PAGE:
Jamaica Environment Trust has a new CEO

Congratulations to Dr. Theresa Rodriguez-Moodie, the new CEO for the 30-year-old Jamaica Environment Trust (JET). It is a challenging but very important role, as the environmental concerns on our island are seemingly boundless, but the possibilities and the opportunities are also there. I wish her the best of luck. Dr. Rodriguez-Moodie has just commented on … More Jamaica Environment Trust has a new CEO

Communities in St. Vincent and the Grenadines Build Response to Climate and Disaster Risks

Disaster preparedness and risk management is so critical for our fragile island states, in these uncertain times of climate change. Yes, we have heard it all before, but it bears repeating. Many of our sister islands face specific challenges – including volcanic activity. St. Vincent and the Grenadines are an example. With a small population, … More Communities in St. Vincent and the Grenadines Build Response to Climate and Disaster Risks

Working on the Front Lines Against Climate Change: The Farmers of Peckham, Clarendon

While global leaders and technocrats talk and negotiate and plan and argue in conference rooms and at international meetings, back home and on the ground, work is quietly going on. The challenges are many, for those who live with climate change now on a daily basis. But solutions there are. At this point, nobody is … More Working on the Front Lines Against Climate Change: The Farmers of Peckham, Clarendon

Clarendon Farmers Fight Climate Change by Diversifying Their Crops

The parish of Clarendon is one of those that is perhaps especially affected by climate change issues – and seeking to do something about it. The Environmental Foundation of Jamaica (EFJ), for example, has provided a number of grants valued at millions of Jamaican Dollars to community-based agricultural projects in the parish. I will be … More Clarendon Farmers Fight Climate Change by Diversifying Their Crops

A Cup Soup, A Bridge, A Tunnel and a Pipe Organ: Jamaica on Wednesday, February 21, 2018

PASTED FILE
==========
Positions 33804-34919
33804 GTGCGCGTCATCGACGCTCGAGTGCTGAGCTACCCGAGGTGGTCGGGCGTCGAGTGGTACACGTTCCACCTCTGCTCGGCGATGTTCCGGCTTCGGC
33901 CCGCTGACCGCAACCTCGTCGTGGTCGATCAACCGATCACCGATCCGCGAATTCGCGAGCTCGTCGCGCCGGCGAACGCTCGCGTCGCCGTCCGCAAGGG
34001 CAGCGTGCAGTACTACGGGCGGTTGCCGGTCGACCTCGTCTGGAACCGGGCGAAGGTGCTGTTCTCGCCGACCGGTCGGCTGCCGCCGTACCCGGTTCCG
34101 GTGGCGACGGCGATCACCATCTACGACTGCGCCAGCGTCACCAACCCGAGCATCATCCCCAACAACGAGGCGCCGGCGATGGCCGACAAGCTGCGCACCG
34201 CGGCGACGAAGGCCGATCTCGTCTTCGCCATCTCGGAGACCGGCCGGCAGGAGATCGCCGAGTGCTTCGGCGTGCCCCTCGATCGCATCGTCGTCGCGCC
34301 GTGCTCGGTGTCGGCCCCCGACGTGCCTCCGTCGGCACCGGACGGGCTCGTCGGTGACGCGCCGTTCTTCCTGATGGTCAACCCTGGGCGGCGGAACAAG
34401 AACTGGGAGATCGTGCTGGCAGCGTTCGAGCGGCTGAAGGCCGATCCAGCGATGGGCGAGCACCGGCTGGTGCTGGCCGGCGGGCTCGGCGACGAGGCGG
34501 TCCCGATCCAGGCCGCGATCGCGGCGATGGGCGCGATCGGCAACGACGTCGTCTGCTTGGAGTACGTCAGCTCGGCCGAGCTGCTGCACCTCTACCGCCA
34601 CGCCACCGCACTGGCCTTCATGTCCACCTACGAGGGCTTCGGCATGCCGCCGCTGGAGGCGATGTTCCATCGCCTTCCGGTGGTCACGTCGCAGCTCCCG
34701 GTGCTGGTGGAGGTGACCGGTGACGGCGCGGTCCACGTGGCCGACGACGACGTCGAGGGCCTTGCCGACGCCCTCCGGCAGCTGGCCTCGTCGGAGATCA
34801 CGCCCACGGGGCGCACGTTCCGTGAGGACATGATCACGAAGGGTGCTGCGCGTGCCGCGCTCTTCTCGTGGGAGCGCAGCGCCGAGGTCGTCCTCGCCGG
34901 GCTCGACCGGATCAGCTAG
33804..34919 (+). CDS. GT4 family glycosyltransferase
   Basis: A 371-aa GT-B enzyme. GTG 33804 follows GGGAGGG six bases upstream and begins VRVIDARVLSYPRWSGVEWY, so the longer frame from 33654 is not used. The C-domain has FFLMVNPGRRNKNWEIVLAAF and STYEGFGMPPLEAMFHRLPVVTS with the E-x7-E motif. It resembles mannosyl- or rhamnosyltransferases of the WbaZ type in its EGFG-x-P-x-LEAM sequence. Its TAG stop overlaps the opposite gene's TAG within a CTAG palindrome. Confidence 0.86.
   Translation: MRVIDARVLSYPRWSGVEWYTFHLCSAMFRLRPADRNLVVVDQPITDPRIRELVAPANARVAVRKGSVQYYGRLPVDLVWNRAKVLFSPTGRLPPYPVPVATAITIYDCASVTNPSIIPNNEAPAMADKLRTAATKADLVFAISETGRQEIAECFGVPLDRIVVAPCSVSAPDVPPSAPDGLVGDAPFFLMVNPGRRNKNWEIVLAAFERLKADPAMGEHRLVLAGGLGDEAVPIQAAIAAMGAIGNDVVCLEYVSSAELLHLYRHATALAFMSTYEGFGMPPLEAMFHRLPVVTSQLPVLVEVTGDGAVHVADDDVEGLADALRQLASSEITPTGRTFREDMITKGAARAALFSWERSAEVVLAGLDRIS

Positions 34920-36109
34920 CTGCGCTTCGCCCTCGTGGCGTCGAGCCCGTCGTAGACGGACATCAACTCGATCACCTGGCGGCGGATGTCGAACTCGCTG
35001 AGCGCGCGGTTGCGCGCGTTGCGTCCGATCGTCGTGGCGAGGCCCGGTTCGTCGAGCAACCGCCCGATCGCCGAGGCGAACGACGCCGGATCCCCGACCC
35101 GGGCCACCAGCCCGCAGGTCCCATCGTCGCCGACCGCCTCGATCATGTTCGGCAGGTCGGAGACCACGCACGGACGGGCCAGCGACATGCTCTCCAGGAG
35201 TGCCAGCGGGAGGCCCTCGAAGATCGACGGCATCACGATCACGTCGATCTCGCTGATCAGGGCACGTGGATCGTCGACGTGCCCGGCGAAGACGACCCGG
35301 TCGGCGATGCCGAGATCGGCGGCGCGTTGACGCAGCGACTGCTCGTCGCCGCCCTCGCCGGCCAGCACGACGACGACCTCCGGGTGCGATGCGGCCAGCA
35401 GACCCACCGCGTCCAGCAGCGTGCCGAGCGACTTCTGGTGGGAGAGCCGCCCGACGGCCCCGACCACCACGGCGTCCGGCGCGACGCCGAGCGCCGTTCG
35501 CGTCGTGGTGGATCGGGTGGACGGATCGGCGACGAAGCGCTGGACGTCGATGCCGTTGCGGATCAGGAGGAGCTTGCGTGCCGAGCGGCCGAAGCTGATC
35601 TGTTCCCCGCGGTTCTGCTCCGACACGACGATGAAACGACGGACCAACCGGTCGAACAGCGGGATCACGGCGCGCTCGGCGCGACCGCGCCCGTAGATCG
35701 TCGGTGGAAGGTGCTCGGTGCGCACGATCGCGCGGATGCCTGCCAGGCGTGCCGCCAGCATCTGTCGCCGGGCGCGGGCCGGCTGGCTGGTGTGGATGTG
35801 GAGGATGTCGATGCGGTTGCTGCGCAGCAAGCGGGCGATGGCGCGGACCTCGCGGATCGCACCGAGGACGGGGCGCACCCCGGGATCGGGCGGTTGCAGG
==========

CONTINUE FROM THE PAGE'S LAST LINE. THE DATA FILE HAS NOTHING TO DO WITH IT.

The past week has been…well, one of some uncertainty, rather like the weather (odd little showers, appearing and disappearing). Mixed signals, perhaps. There is a lot to think about, and to discuss. Caribbean: The Caribbean Export Development Agency and Caribbean Development Bank have joined forces to help provide easier access to finance for women-owned businesses – … More A Cup Soup, A Bridge, A Tunnel and a Pipe Organ: Jamaica on Wednesday, February 21, 2018

Canada Announces Major Funding for Reconstruction and Climate Resilience in the Caribbean Region

CARICOM is a 15 member body. It also has five associate states and eight observer states. Of the 15 states, two were significantly affected by the recent hurricanes (Antigua/Barbuda, and Dominica). Three Associate Members were impacted (Anguilla, British Virgin Islands and the Turks and Caicos Islands). I assume that it is primarily the first-named countries … More Canada Announces Major Funding for Reconstruction and Climate Resilience in the Caribbean Region

What a (Lot of) Waste! Thoughts on the Recent Caribbean Waste Management Conference

Waste management isn’t one of those “sexy” topics, I know. Yet, it is becoming an increasingly important conversation across the region. It is simply something that we have to deal with. I had a conversation recently with Vincent Sweeney, who heads the Caribbean Sub-Regional Office of the United Nations Environment Programme (UNEP) in Kingston; and … More What a (Lot of) Waste! Thoughts on the Recent Caribbean Waste Management Conference

The Caribbean Campaign on Climate Justice Kicks Off

“1.5 to stay alive.” What’s that? By the end of a recent journalists’ training workshop in Kingston, we were all muttering this slogan to ourselves as we left the Liguanea Club. The workshop, sponsored by the Ministry of Water, Land, Environment and Climate Change, the United Nations Development Program and the Friedrich Ebert Stiftung, was … More The Caribbean Campaign on Climate Justice Kicks Off